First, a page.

Feeling the Undercurrents at VMWorld 2016: Incumbent Vendors, VCs and the Future of the Public Cloud
Like many others in this field, every year for the last 10 years, I have had to recluse myself from the last full week of the summer to attend VMWorld.
Despite untold days of lost beach time, it has always been worth the expedition: each year, VMware would make its big new product introductions and directional statements right there, before our very eyes. Moreover, pretty much everyone – and I mean everyone – who is an influencer or a mover in enterprise IT is present at the show. The networking opportunities throughout the show and the web of after-hours parties are worth the price of admission.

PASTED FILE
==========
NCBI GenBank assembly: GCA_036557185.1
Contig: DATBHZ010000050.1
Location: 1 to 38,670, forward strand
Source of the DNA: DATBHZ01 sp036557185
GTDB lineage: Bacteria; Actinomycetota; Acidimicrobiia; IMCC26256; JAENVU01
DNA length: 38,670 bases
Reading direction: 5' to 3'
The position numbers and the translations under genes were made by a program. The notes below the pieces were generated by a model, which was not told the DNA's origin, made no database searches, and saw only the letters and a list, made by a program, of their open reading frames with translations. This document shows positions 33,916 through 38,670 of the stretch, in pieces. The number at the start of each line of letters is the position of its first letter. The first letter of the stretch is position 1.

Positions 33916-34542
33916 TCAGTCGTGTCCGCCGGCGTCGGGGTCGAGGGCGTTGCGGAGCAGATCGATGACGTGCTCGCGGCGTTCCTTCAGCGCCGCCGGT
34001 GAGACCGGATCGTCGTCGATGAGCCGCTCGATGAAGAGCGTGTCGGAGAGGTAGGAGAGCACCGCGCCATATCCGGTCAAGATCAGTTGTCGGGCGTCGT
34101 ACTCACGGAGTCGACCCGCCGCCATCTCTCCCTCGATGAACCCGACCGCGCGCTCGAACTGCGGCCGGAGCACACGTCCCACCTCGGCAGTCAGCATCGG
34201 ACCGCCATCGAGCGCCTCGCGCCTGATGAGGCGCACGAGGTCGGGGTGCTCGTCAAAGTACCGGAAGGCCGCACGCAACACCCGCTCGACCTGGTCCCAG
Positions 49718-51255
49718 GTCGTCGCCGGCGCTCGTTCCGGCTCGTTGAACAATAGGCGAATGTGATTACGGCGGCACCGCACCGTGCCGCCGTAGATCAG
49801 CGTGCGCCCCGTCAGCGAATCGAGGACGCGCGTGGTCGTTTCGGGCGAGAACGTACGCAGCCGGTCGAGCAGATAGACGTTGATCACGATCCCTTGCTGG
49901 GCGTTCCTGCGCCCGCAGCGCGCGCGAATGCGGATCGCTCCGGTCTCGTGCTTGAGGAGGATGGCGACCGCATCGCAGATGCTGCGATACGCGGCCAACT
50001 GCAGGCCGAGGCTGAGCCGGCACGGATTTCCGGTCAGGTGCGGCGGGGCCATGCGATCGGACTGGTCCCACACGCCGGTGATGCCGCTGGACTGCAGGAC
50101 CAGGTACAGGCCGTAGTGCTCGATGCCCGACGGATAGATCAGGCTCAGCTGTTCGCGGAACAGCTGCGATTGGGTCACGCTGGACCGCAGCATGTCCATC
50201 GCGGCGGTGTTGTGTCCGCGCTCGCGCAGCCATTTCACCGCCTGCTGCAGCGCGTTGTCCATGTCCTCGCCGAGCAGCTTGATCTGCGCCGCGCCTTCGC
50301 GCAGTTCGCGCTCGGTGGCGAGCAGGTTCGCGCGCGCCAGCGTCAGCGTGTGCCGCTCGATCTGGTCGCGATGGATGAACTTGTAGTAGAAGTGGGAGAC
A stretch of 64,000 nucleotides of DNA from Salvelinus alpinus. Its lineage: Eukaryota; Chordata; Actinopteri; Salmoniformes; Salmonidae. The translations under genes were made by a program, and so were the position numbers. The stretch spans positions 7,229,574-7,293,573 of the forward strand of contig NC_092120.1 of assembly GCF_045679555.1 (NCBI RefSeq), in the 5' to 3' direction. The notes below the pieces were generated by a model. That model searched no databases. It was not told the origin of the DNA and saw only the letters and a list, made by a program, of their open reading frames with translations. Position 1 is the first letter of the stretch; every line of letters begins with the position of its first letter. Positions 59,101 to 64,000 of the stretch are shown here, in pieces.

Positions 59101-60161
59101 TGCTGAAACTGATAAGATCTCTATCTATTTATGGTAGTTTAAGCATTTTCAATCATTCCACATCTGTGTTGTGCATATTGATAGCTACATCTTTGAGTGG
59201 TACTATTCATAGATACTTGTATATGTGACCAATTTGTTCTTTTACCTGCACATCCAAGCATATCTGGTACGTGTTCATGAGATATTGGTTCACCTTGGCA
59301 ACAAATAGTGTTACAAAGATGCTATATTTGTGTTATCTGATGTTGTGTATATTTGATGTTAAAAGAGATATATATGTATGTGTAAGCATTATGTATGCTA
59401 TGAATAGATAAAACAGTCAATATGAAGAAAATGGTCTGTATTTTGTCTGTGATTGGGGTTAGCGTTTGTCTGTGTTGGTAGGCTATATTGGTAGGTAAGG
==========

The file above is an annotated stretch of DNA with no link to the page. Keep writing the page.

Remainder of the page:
This year was a little different. It wasn’t the chorus of folks pondering the death of on-prem virtualization – they’ve been making their dire predictions since at least 2010. (Recently, it has been with AWS, but before that it was Microsoft and Hyper-V or Linux with KVM). This year, it really felt like some pretty important people were freaking out. These are sort of folks that you would expect to be more level and calm. It probably isn’t obvious to the casual attendee that this is happening, and ostensibly not even to the folks in the trade press. Furthermore, much of this may have nothing to do with the future viability of VMware.
Let’s face it – the players who have had the biggest hand in taking the ecosystem to its heights are all having a really bad year. To figure out what is going on, it’s instructive to walk through each of their dystopian worlds.
Read the entire article here, Feeling the Undercurrents at VMWorld 2016: Incumbent Vendors, VCs and the Future of the Public Cloud
via the fine folks at ClearSky Data.